The attorney hired by The Firm, for some reason unknown, encouraged FA to sign the AWC, stating that the only consequences would be the $15,000 fine and 20-month suspension, the majority of which would occur while FA was finishing school anyway. The attorney advised him that he had his whole career ahead of him, and failed to inform FA of the permanent black mark that would be attached to his CRD record and BrokerCheck.
Fast forward to present day, and FA has not been able to obtain another job in the securities industry since he left The Firm.
Now, there is much to be inquired about the arguable malpractice on the part of the attorney supposedly representing FA, but the real questions here are glaring:
The reason why we must keep asking these questions is exactly why AdvisorLaw fights and represents only the interests of the financial advisor.
Erica Harris, J.D.
FINRA repeatedly points to their self-described bad actors—member firms and associated persons with disclosures on their records—as the culprits tearing down the financial industry’s integrity. FINRA already imposes increased regulatory requirements and monitoring on these so-called bad actors with a history of misconduct. But what FINRA has failed to acknowledge is that, while enforcement criteria are based on unvetted U4 disclosures, all of these rule changes and increased regulations will fail to protect the investing public or have any real value. What these rule changes will do, however, is overburden every firm and associated person with meritless or non-investor-related disclosures on their CRD record; case in point—proposed FINRA Rule 4111.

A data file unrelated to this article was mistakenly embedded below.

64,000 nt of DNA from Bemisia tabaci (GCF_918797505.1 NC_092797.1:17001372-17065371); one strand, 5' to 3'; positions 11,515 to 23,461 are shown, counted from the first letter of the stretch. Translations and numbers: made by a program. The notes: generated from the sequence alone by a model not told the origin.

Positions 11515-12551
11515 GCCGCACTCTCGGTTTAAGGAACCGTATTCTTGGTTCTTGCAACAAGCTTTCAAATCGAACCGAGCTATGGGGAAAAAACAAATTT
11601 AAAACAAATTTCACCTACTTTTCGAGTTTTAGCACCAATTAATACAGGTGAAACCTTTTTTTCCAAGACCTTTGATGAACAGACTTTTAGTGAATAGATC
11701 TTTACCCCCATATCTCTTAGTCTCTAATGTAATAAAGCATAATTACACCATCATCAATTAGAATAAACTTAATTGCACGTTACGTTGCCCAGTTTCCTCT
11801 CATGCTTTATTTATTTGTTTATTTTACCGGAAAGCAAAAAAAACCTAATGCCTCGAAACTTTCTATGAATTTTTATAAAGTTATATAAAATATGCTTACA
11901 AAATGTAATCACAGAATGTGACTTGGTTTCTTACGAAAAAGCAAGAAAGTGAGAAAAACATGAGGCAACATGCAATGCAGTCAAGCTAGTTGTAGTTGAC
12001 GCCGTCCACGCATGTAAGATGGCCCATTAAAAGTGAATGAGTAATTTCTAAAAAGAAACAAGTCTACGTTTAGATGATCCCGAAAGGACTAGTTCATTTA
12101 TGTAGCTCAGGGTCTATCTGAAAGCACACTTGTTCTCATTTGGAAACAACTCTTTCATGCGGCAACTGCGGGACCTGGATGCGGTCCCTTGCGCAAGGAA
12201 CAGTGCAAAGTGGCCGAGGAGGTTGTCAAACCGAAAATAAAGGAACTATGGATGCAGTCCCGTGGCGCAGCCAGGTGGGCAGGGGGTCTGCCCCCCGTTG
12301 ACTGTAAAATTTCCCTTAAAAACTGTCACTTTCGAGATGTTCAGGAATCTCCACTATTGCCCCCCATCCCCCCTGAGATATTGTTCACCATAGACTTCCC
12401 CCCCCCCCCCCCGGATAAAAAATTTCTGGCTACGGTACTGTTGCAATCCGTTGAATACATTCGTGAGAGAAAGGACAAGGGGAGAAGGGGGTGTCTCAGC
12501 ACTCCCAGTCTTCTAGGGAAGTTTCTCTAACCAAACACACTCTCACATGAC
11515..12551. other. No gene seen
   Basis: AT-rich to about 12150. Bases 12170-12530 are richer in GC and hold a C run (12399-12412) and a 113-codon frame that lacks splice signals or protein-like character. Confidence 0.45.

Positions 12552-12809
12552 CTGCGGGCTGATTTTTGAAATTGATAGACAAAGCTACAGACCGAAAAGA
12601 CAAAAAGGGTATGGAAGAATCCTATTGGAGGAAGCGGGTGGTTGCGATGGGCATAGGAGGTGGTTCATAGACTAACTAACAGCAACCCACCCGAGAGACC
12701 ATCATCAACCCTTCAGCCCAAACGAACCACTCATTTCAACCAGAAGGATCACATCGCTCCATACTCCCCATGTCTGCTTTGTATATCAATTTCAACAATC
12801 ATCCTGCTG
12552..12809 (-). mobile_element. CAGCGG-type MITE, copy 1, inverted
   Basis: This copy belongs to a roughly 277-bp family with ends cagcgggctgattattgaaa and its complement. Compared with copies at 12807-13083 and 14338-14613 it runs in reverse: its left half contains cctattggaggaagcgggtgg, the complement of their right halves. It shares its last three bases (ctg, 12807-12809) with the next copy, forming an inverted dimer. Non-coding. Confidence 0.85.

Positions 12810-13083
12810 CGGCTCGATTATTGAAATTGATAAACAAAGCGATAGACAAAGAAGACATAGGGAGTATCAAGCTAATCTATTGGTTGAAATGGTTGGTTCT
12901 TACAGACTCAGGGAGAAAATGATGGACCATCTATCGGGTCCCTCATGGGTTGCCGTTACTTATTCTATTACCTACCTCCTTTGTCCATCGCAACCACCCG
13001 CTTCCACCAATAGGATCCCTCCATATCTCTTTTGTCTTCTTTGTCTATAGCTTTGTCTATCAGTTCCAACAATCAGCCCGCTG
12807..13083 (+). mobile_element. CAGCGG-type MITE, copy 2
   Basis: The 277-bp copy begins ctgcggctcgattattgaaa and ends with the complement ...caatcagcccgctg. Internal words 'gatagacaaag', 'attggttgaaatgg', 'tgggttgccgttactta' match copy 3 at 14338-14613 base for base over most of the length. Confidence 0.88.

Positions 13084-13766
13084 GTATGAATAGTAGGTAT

With FINRA’s Proposed New Rule 4111, FINRA has once again delved into the medicine cabinet and pulled out a translucent band-aid to heal a six-inch laceration. Clearly, the securities SRO needs trained medical attention itself, in order to help solve the industry’s ailments. It’s time to schedule a visit with Dr. Commissioner for a healthy regimen of prescription antibiotics, some stitches, and perhaps a tetanus shot. Maybe then, FINRA will create rules which provide real impact on protecting the investing public from firms and advisors complacent with screwing over their clients.
Rule 4111 would allow FINRA to establish criteria, based on firm size and number of BrokerCheck and CRD disclosures for the firm and its associated persons, for designating member firms as “Restricted Firms.” These firms would be required to deposit a specified amount of capital into a separate, FINRA-controlled bank account. Even after a firm no longer qualifies for the Restricted Firm designation or terminates its FINRA membership, the funds would remain in the account until such time as FINRA approves.
FINRA states that Rule 4111 is to “incentivize member firms to comply with regulatory requirements and to pay arbitration awards.” Regulatory Notice 19-17. Essentially, FINRA is trying to persuade everyone that this Rule will help curb unpaid arbitration awards. What it really does is create a veil that will shield FINRA from liability for pushing out (1) any firm that employs a higher number of associated persons with disclosures, or (2) the associated persons themselves.
(1) FINRA designates the maximum deposit requirement as the amount that the firm could deposit that would not “significantly undermine the continued financial stability and operational capability of the member,” or that the amount should “not [be] so burdensome that it would force the member out of business solely by virtue of the imposed deposit requirement.” These standards could allow FINRA to designate the maximum deposit requirement as $1 less than the amount that would force the firm into bankruptcy and then wait for a few too many pens to disappear. Any member firm could be forced out of business at the discretion of FINRA.